The July 1917 edition of Les Élégances Parisiennes revealed that Paris fashion houses were threatened not only by international competitors, but by internal problems. A series of strikes by workers in different branches of fashion production, from buttons, to ready-to-wear, to couture, had forced employers to agree concessions with workers’ councils. The summaries of these agreements make sobering reading. The first clause was for wage levels to return to what they had been in 1914 – clearly they had been cut during the war. The second clause was for additional payments to cover increases in the cost of living – rising costs, plus wage cuts, would have hit workers doubly hard. A hard-won concession was for a half-day on Saturday (with no loss of pay), and for working days to be limited to nine hours. There were special provisions to cover overtime during the busy seasons, and for workers paid by the piece (normally in ready-to-wear). The final clause in all the agreements: ‘ no dismissals following strikes’ indicates that workers seen as troublemakers had been victimised. These agreements are sobering, as they reveal the conditions in which the garments described in the fashion columns were produced. They also suggest that the tendency towards simplification in fashion may have been motivated by changes in the economics of clothing production, as much as by changes in the lives of fashionable women.
The fashion coverage in this issue is slightly disconcerting, as it predicts a return to the ‘Empire’ cut of 1910, with high waistlines and jackets based on 1810 spencers. This goes against the low waistlines and loose cuts discussed in previous issues – a factor addressed by the fashion columnist, who admits that loose ‘chemise’ dresses had sold well in the USA, but that a change in cut was necessary to drive sales. However the ‘Empire’ line was being promoted mostly in tailored suits and coats – other garments were looser and less fitted. The fashion columns acknowledge that sales of evening dresses have plummeted in France, as upper-class gatherings are taking place in the afternoon or at tea (with guests bringing their own sugar ration in embroidered pouches). For these, smart tunics or blouses or lacy ‘tea gowns’, would be suitable. These garments, even when beautifully decorated, were unfitted and hence easier to make and to wear than formal dresses. They could also be purchased as separates and combined with a variety of skirts, or plain under-dresses, to give added value to the wearer’s wardrobe.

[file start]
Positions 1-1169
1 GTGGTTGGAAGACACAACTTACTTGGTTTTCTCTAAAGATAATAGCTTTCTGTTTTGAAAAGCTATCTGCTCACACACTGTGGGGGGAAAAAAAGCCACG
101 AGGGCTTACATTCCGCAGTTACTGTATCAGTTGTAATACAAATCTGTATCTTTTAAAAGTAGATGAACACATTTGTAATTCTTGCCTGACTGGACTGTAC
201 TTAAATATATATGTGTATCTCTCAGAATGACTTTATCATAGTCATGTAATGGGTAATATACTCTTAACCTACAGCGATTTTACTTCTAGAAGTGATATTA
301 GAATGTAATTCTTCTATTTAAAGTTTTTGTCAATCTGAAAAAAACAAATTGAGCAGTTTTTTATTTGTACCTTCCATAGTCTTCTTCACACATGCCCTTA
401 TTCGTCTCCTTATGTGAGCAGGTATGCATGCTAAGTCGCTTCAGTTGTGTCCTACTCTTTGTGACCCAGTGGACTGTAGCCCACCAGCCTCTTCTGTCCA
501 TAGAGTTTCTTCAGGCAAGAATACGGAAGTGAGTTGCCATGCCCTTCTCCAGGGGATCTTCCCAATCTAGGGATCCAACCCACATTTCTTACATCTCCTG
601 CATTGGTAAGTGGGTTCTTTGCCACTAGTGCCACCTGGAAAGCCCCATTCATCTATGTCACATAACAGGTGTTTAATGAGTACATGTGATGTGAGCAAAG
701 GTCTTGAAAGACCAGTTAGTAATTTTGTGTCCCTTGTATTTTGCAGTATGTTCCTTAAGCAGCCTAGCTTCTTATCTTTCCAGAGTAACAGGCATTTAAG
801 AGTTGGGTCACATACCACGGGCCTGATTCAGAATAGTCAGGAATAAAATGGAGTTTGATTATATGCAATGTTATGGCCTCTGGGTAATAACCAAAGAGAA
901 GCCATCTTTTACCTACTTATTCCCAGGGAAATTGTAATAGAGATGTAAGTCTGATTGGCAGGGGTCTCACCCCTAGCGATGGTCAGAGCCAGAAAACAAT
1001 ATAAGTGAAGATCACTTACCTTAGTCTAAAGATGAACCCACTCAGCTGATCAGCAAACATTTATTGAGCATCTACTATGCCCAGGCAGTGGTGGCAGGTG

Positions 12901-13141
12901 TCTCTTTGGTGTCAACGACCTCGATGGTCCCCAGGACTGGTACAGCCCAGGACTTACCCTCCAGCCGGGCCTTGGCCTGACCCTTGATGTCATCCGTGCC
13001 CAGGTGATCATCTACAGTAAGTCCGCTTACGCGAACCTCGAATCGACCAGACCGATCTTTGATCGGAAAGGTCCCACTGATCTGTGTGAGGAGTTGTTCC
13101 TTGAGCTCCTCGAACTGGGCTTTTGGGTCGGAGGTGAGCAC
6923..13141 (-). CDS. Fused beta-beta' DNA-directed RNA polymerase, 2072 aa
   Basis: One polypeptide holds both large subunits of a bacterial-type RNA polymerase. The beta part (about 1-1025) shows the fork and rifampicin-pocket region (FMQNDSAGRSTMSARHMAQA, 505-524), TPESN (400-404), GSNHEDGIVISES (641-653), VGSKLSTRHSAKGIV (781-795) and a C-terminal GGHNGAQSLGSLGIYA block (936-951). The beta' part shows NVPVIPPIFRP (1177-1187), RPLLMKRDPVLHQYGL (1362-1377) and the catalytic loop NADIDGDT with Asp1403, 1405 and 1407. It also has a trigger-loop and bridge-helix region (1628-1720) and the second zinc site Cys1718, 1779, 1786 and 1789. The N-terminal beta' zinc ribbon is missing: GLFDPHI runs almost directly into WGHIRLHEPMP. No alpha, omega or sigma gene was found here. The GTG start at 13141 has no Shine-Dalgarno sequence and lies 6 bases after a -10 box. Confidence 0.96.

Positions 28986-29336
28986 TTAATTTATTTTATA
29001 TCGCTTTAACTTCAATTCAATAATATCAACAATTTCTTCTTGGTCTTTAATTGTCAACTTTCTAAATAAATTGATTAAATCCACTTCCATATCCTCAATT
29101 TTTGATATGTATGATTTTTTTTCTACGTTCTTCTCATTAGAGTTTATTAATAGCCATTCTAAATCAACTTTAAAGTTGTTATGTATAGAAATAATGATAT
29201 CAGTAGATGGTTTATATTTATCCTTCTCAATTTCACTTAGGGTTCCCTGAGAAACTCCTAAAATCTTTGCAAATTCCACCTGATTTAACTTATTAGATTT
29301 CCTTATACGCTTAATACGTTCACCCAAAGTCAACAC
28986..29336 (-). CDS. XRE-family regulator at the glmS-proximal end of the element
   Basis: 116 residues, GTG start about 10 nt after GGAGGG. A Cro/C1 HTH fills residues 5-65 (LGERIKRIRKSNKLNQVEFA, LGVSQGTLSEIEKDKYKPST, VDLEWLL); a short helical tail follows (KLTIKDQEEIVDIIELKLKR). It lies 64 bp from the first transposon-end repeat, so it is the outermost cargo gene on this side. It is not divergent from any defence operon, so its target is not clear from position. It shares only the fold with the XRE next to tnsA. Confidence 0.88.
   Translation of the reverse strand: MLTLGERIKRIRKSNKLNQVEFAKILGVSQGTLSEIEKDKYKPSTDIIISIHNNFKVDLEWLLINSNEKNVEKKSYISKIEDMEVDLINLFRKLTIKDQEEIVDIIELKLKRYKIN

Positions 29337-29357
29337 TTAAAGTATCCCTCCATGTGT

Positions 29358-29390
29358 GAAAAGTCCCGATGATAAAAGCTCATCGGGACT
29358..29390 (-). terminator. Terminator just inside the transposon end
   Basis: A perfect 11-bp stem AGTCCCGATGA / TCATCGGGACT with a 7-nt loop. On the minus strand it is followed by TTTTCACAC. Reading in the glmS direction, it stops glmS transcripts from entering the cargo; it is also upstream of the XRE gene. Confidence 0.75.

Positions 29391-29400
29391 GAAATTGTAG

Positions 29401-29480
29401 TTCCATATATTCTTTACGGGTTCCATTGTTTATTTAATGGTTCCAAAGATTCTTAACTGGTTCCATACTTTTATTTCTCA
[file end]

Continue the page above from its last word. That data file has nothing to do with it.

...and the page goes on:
While fashionable women were able to economise on evening gowns, there were new temptations in lingerie. The latest undergarments were not made from white linen, but from fine silks in pastel shades, trimmed with ribbons, lace, decorative ties, and even ceramic beads. These materials would require careful laundering , probably by the wearer’s maid, as commercial laundries would be set up for boiling and starching linen petticoats, not for hand washing silk slips. Underwear had always constituted an essential, but hidden, part of women’s wardrobes – and an expensive one, with multiple sets of chemises, drawers, petticoats, corset covers needed for every season and for every change in fashionable shape. The gradual simplification in the cut of dresses towards 1920, and the narrowing of skirts, meant that fewer layers were needed – but not necessarily cheaper ones.